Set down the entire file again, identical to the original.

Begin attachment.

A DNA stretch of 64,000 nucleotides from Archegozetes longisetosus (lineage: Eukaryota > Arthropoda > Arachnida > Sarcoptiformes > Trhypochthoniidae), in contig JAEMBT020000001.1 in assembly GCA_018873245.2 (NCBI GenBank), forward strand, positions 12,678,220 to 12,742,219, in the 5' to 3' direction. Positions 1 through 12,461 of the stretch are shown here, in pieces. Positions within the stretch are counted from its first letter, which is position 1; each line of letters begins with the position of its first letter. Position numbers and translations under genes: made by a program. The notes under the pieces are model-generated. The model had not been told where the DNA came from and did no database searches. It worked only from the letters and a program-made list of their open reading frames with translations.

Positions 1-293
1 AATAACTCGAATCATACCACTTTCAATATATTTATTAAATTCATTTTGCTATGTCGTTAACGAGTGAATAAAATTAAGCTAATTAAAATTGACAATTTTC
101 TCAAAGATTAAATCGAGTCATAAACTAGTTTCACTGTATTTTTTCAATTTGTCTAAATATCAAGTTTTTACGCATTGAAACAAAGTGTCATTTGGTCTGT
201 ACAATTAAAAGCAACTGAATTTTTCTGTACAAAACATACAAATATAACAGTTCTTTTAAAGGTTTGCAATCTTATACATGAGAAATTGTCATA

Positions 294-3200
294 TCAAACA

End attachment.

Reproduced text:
A DNA stretch of 64,000 nucleotides from Archegozetes longisetosus (lineage: Eukaryota > Arthropoda > Arachnida > Sarcoptiformes > Trhypochthoniidae), in contig JAEMBT020000001.1 in assembly GCA_018873245.2 (NCBI GenBank), forward strand, positions 12,678,220 to 12,742,219, in the 5' to 3' direction. Positions 1 through 12,461 of the stretch are shown here, in pieces. Positions within the stretch are counted from its first letter, which is position 1; each line of letters begins with the position of its first letter. Position numbers and translations under genes: made by a program. The notes under the pieces are model-generated. The model had not been told where the DNA came from and did no database searches. It worked only from the letters and a program-made list of their open reading frames with translations.

Positions 1-293
1 AATAACTCGAATCATACCACTTTCAATATATTTATTAAATTCATTTTGCTATGTCGTTAACGAGTGAATAAAATTAAGCTAATTAAAATTGACAATTTTC
101 TCAAAGATTAAATCGAGTCATAAACTAGTTTCACTGTATTTTTTCAATTTGTCTAAATATCAAGTTTTTACGCATTGAAACAAAGTGTCATTTGGTCTGT
201 ACAATTAAAAGCAACTGAATTTTTCTGTACAAAACATACAAATATAACAGTTCTTTTAAAGGTTTGCAATCTTATACATGAGAAATTGTCATA

Positions 294-3200
294 TCAAACA